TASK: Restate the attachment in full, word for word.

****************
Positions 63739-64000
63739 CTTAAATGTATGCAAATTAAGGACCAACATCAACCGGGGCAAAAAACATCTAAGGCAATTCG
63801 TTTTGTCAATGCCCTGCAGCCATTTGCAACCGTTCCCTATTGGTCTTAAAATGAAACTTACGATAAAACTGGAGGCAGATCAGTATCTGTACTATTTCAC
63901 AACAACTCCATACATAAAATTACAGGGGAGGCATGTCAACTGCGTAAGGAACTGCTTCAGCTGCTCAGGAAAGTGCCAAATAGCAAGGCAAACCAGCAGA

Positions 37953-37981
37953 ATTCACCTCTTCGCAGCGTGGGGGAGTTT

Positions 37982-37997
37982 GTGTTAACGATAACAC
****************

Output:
Positions 63739-64000
63739 CTTAAATGTATGCAAATTAAGGACCAACATCAACCGGGGCAAAAAACATCTAAGGCAATTCG
63801 TTTTGTCAATGCCCTGCAGCCATTTGCAACCGTTCCCTATTGGTCTTAAAATGAAACTTACGATAAAACTGGAGGCAGATCAGTATCTGTACTATTTCAC
63901 AACAACTCCATACATAAAATTACAGGGGAGGCATGTCAACTGCGTAAGGAACTGCTTCAGCTGCTCAGGAAAGTGCCAAATAGCAAGGCAAACCAGCAGA

Positions 37953-37981
37953 ATTCACCTCTTCGCAGCGTGGGGGAGTTT

Positions 37982-37997
37982 GTGTTAACGATAACAC